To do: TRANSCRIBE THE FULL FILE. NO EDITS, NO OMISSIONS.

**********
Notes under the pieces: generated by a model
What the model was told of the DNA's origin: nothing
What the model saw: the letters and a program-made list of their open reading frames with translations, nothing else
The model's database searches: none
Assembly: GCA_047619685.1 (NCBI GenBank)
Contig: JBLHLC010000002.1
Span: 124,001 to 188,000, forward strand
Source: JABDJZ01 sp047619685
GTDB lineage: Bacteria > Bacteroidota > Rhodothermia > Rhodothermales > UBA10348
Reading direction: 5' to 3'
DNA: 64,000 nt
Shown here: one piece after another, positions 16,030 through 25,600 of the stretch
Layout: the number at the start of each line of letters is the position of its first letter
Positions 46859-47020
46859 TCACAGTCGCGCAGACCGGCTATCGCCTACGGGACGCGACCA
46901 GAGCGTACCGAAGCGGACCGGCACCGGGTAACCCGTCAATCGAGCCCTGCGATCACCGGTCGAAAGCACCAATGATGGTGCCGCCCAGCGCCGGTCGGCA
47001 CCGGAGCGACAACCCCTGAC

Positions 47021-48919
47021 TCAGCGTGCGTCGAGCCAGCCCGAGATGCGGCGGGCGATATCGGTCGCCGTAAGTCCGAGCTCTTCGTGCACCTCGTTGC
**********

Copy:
Notes under the pieces: generated by a model
What the model was told of the DNA's origin: nothing
What the model saw: the letters and a program-made list of their open reading frames with translations, nothing else
The model's database searches: none
Assembly: GCA_047619685.1 (NCBI GenBank)
Contig: JBLHLC010000002.1
Span: 124,001 to 188,000, forward strand
Source: JABDJZ01 sp047619685
GTDB lineage: Bacteria > Bacteroidota > Rhodothermia > Rhodothermales > UBA10348
Reading direction: 5' to 3'
DNA: 64,000 nt
Shown here: one piece after another, positions 16,030 through 25,600 of the stretch
Layout: the number at the start of each line of letters is the position of its first letter
Positions 46859-47020
46859 TCACAGTCGCGCAGACCGGCTATCGCCTACGGGACGCGACCA
46901 GAGCGTACCGAAGCGGACCGGCACCGGGTAACCCGTCAATCGAGCCCTGCGATCACCGGTCGAAAGCACCAATGATGGTGCCGCCCAGCGCCGGTCGGCA
47001 CCGGAGCGACAACCCCTGAC

Positions 47021-48919
47021 TCAGCGTGCGTCGAGCCAGCCCGAGATGCGGCGGGCGATATCGGTCGCCGTAAGTCCGAGCTCTTCGTGCACCTCGTTGC